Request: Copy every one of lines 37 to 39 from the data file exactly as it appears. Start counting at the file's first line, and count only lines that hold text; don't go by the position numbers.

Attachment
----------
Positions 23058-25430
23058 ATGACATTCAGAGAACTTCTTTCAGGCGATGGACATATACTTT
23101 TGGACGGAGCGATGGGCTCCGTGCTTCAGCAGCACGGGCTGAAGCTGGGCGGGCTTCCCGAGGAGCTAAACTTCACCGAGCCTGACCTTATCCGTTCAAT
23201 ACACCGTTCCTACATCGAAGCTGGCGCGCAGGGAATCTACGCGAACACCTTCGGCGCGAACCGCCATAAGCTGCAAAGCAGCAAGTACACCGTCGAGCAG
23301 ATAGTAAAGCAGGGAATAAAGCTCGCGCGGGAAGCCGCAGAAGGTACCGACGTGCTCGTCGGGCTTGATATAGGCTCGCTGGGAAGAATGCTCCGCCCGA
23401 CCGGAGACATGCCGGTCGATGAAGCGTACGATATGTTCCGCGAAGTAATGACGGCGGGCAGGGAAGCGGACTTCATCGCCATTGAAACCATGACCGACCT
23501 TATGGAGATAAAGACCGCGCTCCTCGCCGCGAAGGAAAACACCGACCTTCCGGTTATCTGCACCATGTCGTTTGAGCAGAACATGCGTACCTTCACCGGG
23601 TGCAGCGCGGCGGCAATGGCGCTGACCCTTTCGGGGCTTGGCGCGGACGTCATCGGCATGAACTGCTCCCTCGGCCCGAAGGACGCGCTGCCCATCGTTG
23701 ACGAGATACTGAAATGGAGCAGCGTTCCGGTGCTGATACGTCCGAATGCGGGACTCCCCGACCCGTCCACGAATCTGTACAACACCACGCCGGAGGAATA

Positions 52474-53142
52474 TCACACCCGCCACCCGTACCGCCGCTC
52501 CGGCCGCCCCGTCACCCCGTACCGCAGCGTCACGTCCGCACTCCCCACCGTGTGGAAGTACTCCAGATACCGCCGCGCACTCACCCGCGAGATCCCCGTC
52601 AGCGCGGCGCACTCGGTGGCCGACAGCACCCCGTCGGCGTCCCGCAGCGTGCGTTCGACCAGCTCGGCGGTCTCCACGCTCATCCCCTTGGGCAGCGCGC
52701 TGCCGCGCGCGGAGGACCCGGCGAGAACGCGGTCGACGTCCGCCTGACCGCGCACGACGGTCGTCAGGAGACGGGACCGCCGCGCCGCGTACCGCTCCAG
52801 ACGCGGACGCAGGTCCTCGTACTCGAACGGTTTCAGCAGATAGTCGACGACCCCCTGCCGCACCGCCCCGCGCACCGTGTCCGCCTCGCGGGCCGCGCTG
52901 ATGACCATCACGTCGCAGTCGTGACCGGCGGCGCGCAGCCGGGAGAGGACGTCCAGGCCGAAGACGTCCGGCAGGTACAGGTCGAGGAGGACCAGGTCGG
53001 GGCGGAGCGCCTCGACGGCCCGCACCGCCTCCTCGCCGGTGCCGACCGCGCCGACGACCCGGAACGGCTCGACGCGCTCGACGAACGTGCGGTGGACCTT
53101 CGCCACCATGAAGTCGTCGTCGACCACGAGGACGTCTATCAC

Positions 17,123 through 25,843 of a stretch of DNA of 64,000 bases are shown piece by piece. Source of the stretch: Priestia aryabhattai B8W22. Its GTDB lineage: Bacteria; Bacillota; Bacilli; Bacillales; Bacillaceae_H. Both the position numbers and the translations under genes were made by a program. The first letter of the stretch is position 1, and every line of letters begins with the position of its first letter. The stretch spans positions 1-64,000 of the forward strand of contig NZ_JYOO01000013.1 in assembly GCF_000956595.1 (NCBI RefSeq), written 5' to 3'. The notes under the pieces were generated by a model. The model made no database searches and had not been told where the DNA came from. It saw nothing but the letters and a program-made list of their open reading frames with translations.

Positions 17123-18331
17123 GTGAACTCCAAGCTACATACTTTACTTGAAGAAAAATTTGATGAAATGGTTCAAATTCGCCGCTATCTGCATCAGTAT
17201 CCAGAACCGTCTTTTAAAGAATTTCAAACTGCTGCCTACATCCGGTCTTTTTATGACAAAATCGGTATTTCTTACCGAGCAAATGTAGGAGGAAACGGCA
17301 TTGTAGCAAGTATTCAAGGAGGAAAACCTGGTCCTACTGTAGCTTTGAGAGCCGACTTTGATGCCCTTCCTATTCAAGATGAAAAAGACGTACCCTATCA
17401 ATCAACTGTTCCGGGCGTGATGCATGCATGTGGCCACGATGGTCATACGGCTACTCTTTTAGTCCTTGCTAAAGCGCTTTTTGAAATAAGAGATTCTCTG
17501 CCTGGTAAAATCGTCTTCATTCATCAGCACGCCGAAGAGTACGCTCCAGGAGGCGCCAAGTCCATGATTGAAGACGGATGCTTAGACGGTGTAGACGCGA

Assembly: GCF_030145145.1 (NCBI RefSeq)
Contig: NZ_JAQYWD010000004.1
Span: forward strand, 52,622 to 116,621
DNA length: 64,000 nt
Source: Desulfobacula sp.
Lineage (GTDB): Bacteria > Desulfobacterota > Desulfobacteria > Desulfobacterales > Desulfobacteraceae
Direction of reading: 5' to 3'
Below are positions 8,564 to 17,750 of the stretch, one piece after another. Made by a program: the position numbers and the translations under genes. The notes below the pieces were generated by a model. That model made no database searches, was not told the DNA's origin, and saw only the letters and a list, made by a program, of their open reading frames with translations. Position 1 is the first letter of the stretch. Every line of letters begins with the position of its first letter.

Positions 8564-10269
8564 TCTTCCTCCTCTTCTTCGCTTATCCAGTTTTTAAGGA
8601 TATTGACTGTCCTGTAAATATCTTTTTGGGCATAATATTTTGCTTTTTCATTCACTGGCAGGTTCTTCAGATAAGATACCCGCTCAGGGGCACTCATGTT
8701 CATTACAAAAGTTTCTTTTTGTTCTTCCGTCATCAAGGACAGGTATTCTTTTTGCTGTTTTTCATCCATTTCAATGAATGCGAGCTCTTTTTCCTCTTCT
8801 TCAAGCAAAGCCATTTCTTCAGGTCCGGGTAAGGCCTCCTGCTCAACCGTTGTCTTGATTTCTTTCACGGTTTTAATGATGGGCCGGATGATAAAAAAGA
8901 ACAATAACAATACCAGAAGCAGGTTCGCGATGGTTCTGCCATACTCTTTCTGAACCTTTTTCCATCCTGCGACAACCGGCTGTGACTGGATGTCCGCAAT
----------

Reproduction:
8701 CATTACAAAAGTTTCTTTTTGTTCTTCCGTCATCAAGGACAGGTATTCTTTTTGCTGTTTTTCATCCATTTCAATGAATGCGAGCTCTTTTTCCTCTTCT
8801 TCAAGCAAAGCCATTTCTTCAGGTCCGGGTAAGGCCTCCTGCTCAACCGTTGTCTTGATTTCTTTCACGGTTTTAATGATGGGCCGGATGATAAAAAAGA
8901 ACAATAACAATACCAGAAGCAGGTTCGCGATGGTTCTGCCATACTCTTTCTGAACCTTTTTCCATCCTGCGACAACCGGCTGTGACTGGATGTCCGCAAT